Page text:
First Roundtable Workshop For Cabinet Secretaries
Using Evidence to Improve Cabinet Decision-Making
The first roundtable workshop in Addis Ababa, Ethiopia, was attended by Cabinet Secretaries and other delegates from 10 African nations.
It focused on practical ways to increase the use of evidence to improve Cabinet decision-making. See workshop documents for agenda, presentations, papers and examples of Cabinet manuals and other documents.
Information on some of the delegates is included on the biographies page. Selected photos from the workshop are included in the photo gallery.
The workshop agreed to establish the Africa Cabinet Government Network (ACGN) as a permanent organization to provide formal and informal opportunities for collaboration, mutual support and the sharing of practical experiences across African Cabinet Secretariats. It also agreed on the Charter for the ACGN.
The meeting also agreed to establish the Council of African Cabinet Secretaries, with the following Cabinet Secretaries as foundation members: Ghana, Liberia, Malawi, Rwanda, Sierra Leone, Somalia, Somaliland, South Sudan, Uganda, Zambia and Zanzibar.
Other African Cabinet Secretaries are being invited to join.
The Communiqué from the meeting announced the election of Dr Ernest Surrur, the Secretary to the Cabinet and Head of the Civil Service in Sierra Leone, as the first President of the Council. The Cabinet Secretaries from Zambia, Liberia and South Sudan were elected Regional Vice Presidents.
The President and Vice Presidents form the ACGN Executive Committee.
On his return to Sierra Leone, Dr Surrur pointed out that the Network is the first organization in Africa to be focused specifically on the work of Cabinet Secretaries, who are responsible for managing and coordinating government decision-making processes.
“Cabinet Secretaries have a key role in helping their Governments to make policy decisions that are informed by evidence, analysis and consultation” he said. “This is critical so that Cabinet decisions are based on understanding of real problems and are able to be implemented effectively.”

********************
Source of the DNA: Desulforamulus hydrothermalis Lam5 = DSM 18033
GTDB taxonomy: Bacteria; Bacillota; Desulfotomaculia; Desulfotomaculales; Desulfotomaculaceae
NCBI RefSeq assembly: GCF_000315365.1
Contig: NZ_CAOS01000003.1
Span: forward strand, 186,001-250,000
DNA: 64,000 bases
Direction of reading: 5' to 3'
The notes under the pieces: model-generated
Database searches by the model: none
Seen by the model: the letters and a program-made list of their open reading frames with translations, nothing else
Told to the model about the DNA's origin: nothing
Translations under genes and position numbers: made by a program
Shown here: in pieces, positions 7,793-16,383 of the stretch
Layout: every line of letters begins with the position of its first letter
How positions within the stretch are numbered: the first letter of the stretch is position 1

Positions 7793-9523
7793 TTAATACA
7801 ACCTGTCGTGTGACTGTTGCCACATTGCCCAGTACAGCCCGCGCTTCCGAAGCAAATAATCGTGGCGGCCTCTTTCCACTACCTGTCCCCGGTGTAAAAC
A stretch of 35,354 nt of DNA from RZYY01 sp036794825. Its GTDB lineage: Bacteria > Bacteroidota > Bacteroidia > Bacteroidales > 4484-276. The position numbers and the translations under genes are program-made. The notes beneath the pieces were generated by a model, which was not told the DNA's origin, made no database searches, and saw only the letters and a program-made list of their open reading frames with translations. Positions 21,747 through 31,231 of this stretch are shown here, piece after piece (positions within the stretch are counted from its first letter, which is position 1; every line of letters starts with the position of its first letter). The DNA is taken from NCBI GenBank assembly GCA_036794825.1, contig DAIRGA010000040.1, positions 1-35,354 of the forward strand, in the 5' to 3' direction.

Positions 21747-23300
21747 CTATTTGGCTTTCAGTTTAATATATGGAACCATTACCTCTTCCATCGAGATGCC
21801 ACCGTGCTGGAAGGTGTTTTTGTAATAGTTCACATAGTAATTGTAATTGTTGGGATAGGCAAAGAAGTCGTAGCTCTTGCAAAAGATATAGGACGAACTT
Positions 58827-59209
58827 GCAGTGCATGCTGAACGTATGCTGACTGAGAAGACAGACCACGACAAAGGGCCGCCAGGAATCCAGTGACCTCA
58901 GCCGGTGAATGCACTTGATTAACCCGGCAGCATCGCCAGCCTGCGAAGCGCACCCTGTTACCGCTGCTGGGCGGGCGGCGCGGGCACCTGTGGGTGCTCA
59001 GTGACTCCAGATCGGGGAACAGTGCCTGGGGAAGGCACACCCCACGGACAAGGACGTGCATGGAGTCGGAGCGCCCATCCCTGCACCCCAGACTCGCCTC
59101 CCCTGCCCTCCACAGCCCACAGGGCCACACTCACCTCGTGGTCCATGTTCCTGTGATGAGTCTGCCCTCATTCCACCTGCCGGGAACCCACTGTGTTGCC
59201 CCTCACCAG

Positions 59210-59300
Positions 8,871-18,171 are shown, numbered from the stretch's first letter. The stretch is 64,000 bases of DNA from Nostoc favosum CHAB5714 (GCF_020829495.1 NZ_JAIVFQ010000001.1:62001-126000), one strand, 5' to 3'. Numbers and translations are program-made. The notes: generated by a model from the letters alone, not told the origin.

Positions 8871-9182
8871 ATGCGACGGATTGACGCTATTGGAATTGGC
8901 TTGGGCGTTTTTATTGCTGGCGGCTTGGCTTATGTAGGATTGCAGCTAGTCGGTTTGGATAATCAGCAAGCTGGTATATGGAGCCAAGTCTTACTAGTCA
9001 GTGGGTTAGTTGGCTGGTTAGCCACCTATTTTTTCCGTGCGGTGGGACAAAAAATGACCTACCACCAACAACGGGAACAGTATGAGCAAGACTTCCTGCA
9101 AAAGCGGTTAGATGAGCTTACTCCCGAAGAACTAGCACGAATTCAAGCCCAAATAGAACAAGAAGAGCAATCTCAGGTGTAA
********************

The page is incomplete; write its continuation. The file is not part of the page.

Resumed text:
“Many Government decisions in Africa are not implemented, often because they are not based on evidence”, he added.
“The workshop enabled us to share experiences, rather than being lectured to on theory”, he emphasized. “All the Cabinet Secretaries left with lists of practical steps to improve the support they provide their Governments.”
The week-long workshop in Addis Ababa was attended by 22 senior officials who are responsible for managing the highest level of government decision-making. They resolved to strengthen procedures and capacities to enable their governments to make use of relevant evidence when making decisions.
The workshop was opened by Ato Getachew Reda, representating the Ethiopian Prime Minister. Guest speakers included Professor the Honourable Brian Howe, former Deputy Prime Minister of Australia, and Mr Ben C. Eghan, immediate past Secretary to the Cabinet of Ghana.
The meeting agreed that the next workshop will be in Accra, Ghana, later this year.
The workshops are being funded by the UK Department for International Development (DFID), which is investing a total of £13 million on six projects over the next three years to develop capacity to use research evidence in decision-making. This support aims to help to create an environment where research and evidence are used to make more successful policy decisions.
The DFID-financed Africa Cabinet Decision-Making Programme is being implemented by the Africa Cabinet Government Network in partnership with Adam Smith International, a leading international advisory organisation.